The National Commission for Refugees, Migrants and Internally Displaced Persons has expressed concern over Cameroonian authorities’ decision to deny entry to 35,000 displaced persons from Nigeria’s state of Borno.
Head of the commissioner, Sadiya Farouq, said while presenting relief items for the affected displaced persons at the Government House, Maiduguri, that the refugees were left stranded at the border.
Farouq disclosed that the refugees were those displaced in attacks coordinated by Boko Haram insurgents on January 14, 2019 at Rann community in Kala Balge Local Government Area of Borno State.
He explained that the displaced persons who fled the conflict were stranded at the Nigeria-Cameroun border, sequel to the decision of the Cameroonian authorities to deny them entry.
Farouq said: “The displaced persons ran for safety but were denied entry into Cameroon. They are stranded along the border as they could not go back to their communities for fear of renewed attacks.
“The trend left us devastated; hence, my visit to Borno to attend to the immediate needs of the displaced persons.
“The commission, in line with its mandate, will provide durable solutions to persons of concern. We handed over relief items to Borno government for distribution to the affected persons.”
Farouq added that the gesture was aimed at improving the living conditions of persons recently displaced due to insurgents’ attacks in the state.
According to her, the commission is monitoring the situation to facilitate implementation of durable solution, including possible relocation and resettlement of the IDPs.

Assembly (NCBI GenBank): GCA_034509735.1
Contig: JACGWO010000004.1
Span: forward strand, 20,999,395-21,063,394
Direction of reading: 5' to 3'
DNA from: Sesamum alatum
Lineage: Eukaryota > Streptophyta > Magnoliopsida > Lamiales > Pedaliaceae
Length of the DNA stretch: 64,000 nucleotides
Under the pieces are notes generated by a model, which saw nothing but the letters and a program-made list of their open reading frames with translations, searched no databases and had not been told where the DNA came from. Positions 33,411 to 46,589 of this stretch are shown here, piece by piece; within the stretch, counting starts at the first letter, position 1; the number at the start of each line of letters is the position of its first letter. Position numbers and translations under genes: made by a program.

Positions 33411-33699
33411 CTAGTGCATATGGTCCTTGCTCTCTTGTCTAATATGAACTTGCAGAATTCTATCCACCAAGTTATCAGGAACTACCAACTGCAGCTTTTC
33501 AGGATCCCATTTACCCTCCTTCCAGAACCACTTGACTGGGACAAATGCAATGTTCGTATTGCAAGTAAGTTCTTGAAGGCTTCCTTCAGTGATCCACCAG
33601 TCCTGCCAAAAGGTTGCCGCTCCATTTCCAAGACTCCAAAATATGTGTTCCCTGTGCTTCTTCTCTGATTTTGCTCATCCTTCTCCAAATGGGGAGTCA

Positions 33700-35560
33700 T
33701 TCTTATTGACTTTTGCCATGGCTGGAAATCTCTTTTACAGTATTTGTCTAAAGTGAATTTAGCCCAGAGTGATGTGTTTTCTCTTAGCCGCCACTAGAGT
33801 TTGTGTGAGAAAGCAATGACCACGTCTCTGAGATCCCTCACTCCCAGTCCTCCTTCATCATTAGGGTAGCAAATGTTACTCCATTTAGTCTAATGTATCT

Farouq added that the commission had liaised with the Ministry of Foreign Affairs to initiate negotiations with Cameroonian authorities with a view to finding solution to the impasse in accordance with the United Nations Convention on Refugees.
She quoted sections of the UN charter, affirming that “no contracting state shall expel or return a refugee in any manner whatsoever to frontiers of territories where his or her life or freedom will be threatened on account of his or her race, religion, nationality, membership of a particular social group or political opinion.”
The commissioner urged the Cameroonian authorities to rescind its decision and take necessary steps to support the displaced persons.
Farouq recalled that over 40, 000 Cameroonian refugees were allowed into the Nigeria since October 2017, adding that the commission provided support to the affected persons of concern.
“They are currently camped in Cross River, Benue, Akwa Ibom, and Taraba states, as well as the Federal Capital Territory (FCT). This is a clear demonstration of Nigeria’s commitments to the international humanitarian obligation and spirit of good brotherhood.
“It will also interest you to know that the federal government has given the go ahead, including funding for Technical Working Group of the Tripartite Commission for safe and dignifying return of Nigerian refugees in Cameroon to other stable areas in the country.
“The movement will be done in a safe and dignifying manner as clearly spelt out in the Tripartite Agreement between the Federal Republic of Nigeria, Republic of Cameroon and United Nations High Commissioner for Refugees (UNHCR),” she added.By Hamza Suleiman